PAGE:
It’s been 84 years…

Yeah I haven’t been doing too much blogging here, have I?

I guess the Death Of The Blog is a thing that people have talked about recently. I’ve exchanged blog reading (and writing, lol) almost entirely for twitter and an ever-growing succession of TinyLetters. Maybe someday I’ll do a roundup of my favorites.

In the meantime, I wanted to write a bit about some books I’ve read lately.

Earlier in the year I set my Goodreads challenge to 200 books (I’m back on Goodreads now that they allow you to track re-reads, a feature they’ve needed forever) but between personal grief and the slow decay of our national psyche, it became abundantly clear that 200 wasn’t happening. And it was a silly goal in the first place – I’ve never gone that far over 100, and why would I think that the first year of The Circumstances would be any different? So I’ve set it back down to a reasonable 100 and am over halfway there, with 59 books read. I don’t want to write about every book I’ve read since the  last time I wrote about books (*checks date* *screams*) so working backwards, here are some Recent Reads.

Mr. Penumbra’s 24-Hour Bookstore by Robin Sloan 

I got this for Christmas the year it came out, I believe, and I can’t believe I waited until now to read it. It’s completely charming – Clay, the protagonist, is a refugee from the tech industry who gets a job working the night shift of the titular bookstore. There’s a secret society, code-breaking, a few terrifyingly plausible startups (including one devoted exclusively to the anatomically accurate rendering of breasts in video games) and a definite adventure vibe. Despite one or two quirks of writing that began to drive me bonkers every time they appeared, I found myself racing through the book with a smile on my face, happy to be in this world of books and bookstores and the weirdos that love them.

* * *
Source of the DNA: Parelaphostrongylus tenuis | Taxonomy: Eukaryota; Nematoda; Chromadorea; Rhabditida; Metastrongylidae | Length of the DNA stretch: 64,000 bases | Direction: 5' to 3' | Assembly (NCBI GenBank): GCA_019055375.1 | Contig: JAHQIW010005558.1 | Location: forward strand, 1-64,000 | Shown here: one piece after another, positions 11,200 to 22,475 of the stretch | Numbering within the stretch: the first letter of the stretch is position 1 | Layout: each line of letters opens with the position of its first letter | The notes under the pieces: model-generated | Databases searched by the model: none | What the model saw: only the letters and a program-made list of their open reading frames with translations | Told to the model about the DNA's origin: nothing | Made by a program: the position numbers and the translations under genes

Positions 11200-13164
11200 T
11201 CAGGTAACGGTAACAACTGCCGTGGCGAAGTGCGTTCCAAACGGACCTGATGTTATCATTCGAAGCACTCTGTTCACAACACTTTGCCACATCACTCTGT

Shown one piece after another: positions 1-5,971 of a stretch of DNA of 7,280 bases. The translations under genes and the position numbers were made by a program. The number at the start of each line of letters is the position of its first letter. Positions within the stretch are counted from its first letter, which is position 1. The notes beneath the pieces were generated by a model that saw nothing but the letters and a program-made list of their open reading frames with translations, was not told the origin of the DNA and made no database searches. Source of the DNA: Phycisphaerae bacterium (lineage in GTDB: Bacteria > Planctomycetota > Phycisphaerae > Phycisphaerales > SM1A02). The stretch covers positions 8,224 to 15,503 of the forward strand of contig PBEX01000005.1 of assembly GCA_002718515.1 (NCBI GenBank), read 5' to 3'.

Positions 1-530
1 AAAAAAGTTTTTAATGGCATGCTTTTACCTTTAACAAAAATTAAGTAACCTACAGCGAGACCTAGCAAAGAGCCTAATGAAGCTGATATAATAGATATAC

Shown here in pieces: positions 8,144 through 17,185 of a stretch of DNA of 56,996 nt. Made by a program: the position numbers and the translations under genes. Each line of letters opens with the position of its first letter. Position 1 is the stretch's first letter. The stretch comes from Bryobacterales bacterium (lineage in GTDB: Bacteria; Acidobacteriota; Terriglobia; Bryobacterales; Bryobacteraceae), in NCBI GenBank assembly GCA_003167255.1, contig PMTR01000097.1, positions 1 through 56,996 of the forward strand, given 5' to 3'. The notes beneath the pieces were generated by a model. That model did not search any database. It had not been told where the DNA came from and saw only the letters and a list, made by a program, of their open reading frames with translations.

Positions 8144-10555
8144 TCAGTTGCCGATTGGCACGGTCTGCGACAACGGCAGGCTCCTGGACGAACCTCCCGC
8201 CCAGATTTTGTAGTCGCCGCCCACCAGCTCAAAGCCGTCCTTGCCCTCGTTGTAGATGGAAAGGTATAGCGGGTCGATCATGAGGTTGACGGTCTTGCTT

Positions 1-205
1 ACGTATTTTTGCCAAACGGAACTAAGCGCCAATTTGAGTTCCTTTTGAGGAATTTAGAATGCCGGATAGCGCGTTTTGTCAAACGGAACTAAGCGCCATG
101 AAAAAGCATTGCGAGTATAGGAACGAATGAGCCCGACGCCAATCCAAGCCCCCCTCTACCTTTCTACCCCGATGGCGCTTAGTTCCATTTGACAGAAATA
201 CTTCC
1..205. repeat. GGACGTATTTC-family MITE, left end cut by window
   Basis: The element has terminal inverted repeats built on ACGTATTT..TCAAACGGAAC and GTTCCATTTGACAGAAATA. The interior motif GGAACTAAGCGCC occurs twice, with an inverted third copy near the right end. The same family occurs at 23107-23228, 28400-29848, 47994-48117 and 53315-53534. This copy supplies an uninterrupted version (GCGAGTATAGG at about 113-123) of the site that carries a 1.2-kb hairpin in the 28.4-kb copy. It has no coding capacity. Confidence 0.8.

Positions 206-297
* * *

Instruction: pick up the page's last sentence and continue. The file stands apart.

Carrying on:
HHhH by Laurent Binet

IMG_2922This I picked up in Prague, in the train station before I left for the medieval town of Česky Krumlov. I’d seen it on a bunch of lists when it first came out, so it had been in the back of my mind, but I decided to pick it up and ended up reading nearly the whole thing on a train. I read the rest in a restaurant by a river, in view of a four-hundred year old castle. Around this castle is a moat, and inside the moat there are bears, one of whom is named Katerina.  HHhH is a book partially about the difficulties of writing books, a schtick I worried would get really, really old, but didn’t. The other part is about the assassination of Reinhard Heydrich (the main architect of the Nazi Final Solution) by two Czech resistance fighters, Jan Kubiš and Josef Gabčik, in a military operation called Operation Anthropoid. These two subjects – writing and Nazi assassinations – don’t have too much to do with one another on the surface of things, but Binet (writing in French, with translation by Sam Taylor) asks a valid question which ties the two together: how does a writer tell a true story? How do they tell it in a way that is believable but compelling, interesting but true to the facts? How do you honor someone you know little about, especially when you know so much about the man he killed? I took quite a few photos of favorite passages in this book; here’s one of my favorites:

To begin with, this seemed a simple-enough story to tell. Two men have to kill a third man. They succeed, or not, and that’s the end, or nearly. I thought of all the other people as mere ghosts who would glide elegantly across the tapestry of history. Ghosts have to be looked after, and that requires great care- I knew that. On the other hand, what I didn’t know (but should have guessed) is that a ghost desires only one thing: to live again.

It was heartening to read a story of resistance, even if it didn’t end well for Kubiš and Gabčik, who committed suicide in the basement of a church, surrounded by five feet of water pumped in by the eight hundred Nazis outside, trying to get in. You can still see the bullet holes on the outside wall of the church.


The Possessed: Adventures with Russian Books and the People who Read Them by Elif Batuman 

Full disclosure: I’ve never read any of the Russian greats. Actually, that’s a lie; when I was 16 I read all the peace parts of War & Peace but I have no memory of it. (I also saw Natasha, Pierre, & the Great Comet of 1812 twice, but that’s different.) Elif Batuman, author of The Idiot, writes about her relationship with Russian, Russian writers, and grad school with humor and insight and even for someone who knows nothing about the canon she’s referencing, there’s a lot of fun to be had here.


Anyway, that’s a little recap of some of the things I’ve liked recently. I have a lot on the docket that I’m excited about; N.K. Jemisin’s THE STONE SKY, last in the trilogy; FLAME IN THE MIST by Renee Ahdieh; and THE BEST OF CONNIE WILLIS which I picked up at the Nebula Awards.

Until next time!